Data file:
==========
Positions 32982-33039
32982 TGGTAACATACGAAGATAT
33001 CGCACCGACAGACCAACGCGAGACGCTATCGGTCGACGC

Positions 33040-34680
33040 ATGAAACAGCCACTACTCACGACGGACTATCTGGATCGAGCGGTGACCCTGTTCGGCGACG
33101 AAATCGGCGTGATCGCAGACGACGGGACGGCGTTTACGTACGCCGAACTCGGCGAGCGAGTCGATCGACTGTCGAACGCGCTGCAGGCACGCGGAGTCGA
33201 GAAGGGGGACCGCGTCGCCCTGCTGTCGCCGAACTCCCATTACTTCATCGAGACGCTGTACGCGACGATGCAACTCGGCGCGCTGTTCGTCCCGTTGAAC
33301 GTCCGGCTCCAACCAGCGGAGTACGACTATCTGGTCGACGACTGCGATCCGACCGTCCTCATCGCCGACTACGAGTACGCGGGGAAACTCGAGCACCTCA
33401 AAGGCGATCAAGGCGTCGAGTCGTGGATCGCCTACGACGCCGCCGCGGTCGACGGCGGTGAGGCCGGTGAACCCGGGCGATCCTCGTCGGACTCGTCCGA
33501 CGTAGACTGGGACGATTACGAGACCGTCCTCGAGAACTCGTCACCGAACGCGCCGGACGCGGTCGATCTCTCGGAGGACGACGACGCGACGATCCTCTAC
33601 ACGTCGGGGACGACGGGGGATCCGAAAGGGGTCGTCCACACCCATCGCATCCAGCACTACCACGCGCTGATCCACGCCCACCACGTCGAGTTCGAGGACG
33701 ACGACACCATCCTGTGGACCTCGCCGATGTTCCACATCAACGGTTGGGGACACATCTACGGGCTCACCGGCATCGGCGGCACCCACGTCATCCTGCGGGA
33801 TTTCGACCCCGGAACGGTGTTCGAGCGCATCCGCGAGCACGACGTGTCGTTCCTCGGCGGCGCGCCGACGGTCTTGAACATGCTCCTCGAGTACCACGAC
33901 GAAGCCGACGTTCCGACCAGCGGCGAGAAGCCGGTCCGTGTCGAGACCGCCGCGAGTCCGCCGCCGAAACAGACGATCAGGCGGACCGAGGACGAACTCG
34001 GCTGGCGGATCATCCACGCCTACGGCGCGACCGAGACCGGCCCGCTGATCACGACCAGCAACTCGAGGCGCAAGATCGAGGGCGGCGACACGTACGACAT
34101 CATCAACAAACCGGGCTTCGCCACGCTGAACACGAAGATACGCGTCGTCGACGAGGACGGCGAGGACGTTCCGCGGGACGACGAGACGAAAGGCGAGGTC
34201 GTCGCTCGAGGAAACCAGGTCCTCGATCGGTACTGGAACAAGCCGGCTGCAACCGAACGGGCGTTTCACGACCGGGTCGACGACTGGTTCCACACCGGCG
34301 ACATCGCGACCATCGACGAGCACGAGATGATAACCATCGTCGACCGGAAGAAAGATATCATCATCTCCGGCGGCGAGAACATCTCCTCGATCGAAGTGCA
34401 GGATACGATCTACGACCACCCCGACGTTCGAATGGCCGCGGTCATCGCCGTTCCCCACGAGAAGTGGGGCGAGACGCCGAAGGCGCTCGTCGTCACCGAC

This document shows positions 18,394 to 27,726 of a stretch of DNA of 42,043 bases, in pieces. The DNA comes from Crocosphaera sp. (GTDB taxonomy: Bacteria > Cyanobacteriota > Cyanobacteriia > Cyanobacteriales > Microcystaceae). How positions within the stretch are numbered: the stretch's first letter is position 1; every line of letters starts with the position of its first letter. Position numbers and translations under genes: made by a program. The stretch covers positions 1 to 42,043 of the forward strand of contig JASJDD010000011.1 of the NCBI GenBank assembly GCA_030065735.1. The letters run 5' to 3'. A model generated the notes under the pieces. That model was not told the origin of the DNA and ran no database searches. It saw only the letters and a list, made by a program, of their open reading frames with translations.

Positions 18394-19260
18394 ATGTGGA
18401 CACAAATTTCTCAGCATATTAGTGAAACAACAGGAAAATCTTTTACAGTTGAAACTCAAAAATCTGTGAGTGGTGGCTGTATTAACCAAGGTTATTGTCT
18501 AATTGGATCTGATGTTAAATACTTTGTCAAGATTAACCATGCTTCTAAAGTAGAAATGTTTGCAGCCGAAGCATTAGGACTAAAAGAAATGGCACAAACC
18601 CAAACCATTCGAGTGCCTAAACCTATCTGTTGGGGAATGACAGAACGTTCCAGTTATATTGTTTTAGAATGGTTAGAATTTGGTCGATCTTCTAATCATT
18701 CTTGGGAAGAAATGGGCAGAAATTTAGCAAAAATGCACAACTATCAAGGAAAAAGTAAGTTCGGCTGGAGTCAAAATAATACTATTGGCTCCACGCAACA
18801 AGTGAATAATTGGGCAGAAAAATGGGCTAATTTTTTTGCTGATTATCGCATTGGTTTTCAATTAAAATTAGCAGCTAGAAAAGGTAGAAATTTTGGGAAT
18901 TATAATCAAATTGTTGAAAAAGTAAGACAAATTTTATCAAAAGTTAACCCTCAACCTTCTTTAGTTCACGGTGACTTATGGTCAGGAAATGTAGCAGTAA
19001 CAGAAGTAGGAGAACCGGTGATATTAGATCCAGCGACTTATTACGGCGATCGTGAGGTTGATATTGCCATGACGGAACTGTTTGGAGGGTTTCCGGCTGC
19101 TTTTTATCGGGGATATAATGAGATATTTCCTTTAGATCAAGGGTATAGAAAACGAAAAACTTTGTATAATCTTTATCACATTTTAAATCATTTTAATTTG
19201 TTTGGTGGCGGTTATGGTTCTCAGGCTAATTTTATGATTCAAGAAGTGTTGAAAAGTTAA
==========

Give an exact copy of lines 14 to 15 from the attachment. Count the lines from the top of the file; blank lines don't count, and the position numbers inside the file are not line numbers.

33901 GAAGCCGACGTTCCGACCAGCGGCGAGAAGCCGGTCCGTGTCGAGACCGCCGCGAGTCCGCCGCCGAAACAGACGATCAGGCGGACCGAGGACGAACTCG
34001 GCTGGCGGATCATCCACGCCTACGGCGCGACCGAGACCGGCCCGCTGATCACGACCAGCAACTCGAGGCGCAAGATCGAGGGCGGCGACACGTACGACAT